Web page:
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“ la grande semaine.” Then it was “ the glorious Revolution ;” and in another month, “ the last Revolution.” In a short time, the Revolutionists found out it was no revolution at all; but unwilling, at once, to confess they had been duped, they talked of “ the glorious event.” Of late even this miserable mask has fallen off, and now all shrug their shoulders over “ les évènemens de Juillet.”
I wish that whatever changes are to take place in this country should be made from our own judgment, and not in imitation of foreign action, and from the suggestion of foreign actors.
It is unbecoming a nation, whose proud destiny it has ever been to be a model, to become a copyist. Let no change be made that is not demanded by urgent and inevitable necessity: let whatever is done be in unison with the ancient genius of the people — with those national characteristics which are entirely overlooked in the vapid generalisations of la clique Doctrinaire, - and let us not bar
, ter our golden liberty for the tinsel of Equality.
CAUSES OF THE PRESENT UNNATURAL CONNECTION BETWEEN ENGLAND AND FRANCE.
An hereditary enmity between two nations ! it is a barbarous idea, it is cruel, it is anti-Christian. No doubt — but is it true ? That is the only consideration for the statesman. The philanthropist may deplore it, and may anticipate a more Utopian æra; the politician is only to ascertain the exact situation of circumstances, and to regulate his conduct accordingly.
No one who has studied the character of the French people with the unimpassioned sagacity that becomes one who pretends to the reputation of a statesman, can doubt that the resolution to humble the situation of England is rooted in the heart of our neighbours. To simplify the discussion, and to do justice to our own countrymen, I will willingly admit that this inimical feeling is not mutual. It is enough for my argument if it only exist on one side. In expressing my conviction of the unhappy truth of this assertion, I express a conviction founded on 'extended per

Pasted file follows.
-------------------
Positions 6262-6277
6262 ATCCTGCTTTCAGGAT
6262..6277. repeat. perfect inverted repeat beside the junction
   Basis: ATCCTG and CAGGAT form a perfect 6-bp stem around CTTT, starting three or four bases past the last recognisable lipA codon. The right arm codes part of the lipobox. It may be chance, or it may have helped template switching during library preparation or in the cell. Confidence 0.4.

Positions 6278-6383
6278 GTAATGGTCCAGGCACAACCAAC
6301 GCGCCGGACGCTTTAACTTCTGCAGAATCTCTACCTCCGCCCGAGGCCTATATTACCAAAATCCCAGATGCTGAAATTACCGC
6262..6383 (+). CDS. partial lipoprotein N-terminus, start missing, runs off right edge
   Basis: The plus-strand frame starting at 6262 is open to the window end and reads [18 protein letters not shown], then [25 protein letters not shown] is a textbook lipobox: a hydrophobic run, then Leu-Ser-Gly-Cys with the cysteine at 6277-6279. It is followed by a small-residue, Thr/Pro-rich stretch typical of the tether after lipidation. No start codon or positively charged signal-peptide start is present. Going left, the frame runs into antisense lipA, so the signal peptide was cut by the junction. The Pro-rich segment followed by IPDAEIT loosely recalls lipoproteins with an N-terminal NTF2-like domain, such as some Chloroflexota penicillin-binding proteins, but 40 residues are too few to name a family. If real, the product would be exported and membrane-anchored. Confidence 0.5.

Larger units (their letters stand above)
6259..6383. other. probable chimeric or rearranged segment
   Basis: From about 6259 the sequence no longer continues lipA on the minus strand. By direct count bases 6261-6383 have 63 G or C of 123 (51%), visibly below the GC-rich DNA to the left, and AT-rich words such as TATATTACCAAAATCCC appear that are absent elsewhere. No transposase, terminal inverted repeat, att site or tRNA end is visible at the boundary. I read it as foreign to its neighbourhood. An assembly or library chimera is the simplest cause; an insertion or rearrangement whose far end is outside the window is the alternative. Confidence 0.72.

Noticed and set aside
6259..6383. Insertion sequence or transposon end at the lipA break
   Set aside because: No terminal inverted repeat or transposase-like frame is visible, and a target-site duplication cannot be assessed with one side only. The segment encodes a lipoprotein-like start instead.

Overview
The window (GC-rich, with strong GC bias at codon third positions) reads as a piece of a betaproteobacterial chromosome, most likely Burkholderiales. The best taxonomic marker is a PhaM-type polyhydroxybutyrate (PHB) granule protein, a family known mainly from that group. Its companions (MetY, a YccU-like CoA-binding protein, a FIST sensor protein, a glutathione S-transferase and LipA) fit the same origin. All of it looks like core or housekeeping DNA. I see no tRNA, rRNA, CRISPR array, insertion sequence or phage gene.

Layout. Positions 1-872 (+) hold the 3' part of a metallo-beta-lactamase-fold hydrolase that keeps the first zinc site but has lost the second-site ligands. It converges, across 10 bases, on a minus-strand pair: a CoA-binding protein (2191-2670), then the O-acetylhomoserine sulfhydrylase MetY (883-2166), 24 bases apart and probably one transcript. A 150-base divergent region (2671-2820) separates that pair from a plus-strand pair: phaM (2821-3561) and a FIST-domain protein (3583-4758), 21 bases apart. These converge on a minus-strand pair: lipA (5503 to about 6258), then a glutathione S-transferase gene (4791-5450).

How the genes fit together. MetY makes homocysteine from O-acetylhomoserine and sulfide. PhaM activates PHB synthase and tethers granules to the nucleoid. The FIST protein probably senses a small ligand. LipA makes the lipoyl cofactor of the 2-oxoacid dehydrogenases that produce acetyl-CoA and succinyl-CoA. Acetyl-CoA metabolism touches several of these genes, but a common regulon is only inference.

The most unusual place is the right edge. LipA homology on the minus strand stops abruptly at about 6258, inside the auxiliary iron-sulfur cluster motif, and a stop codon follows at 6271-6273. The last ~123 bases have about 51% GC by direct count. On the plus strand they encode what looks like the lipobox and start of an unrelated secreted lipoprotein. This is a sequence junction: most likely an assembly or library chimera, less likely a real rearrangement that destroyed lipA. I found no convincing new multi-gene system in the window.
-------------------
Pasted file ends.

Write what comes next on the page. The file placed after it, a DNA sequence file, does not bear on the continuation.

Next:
I will pro
sonal observation, and an enlarged experience of the sentiments of all parties in France, to which, by various accidents, I happened to have the means of intimate access; but I wish not to stand on the narrow ground of personal assertion. ceed, therefore, to the proof of what I have thus ventured to state.
There is no one I presume at the present day sufficiently bold to maintain, that we possess any more efficient, or more certain, method of ascertaining public opinion in France, than by its organs in the public press.
I will not quote from the journals of the Mouvement, nor copy the passionate tirades of the impetuous Mauguin, or the delenda-Carthago perorations of the fiery Lamarque; but I will take the Gazette de France : the organ of the Royalist party. It is a journal of immense circulation and influence. It possesses 15,000 subscribers in Paris, and has organised a variety of branch gazettes in the provinces; the aggregate of whose subscriptions is nearly double those of the capital. Since the events of July, the Gazette de France has vigorously affected a national character, and seizes every opportunity of enlisting the passions of the people under the colours of its party. We should be aware, therefore, that to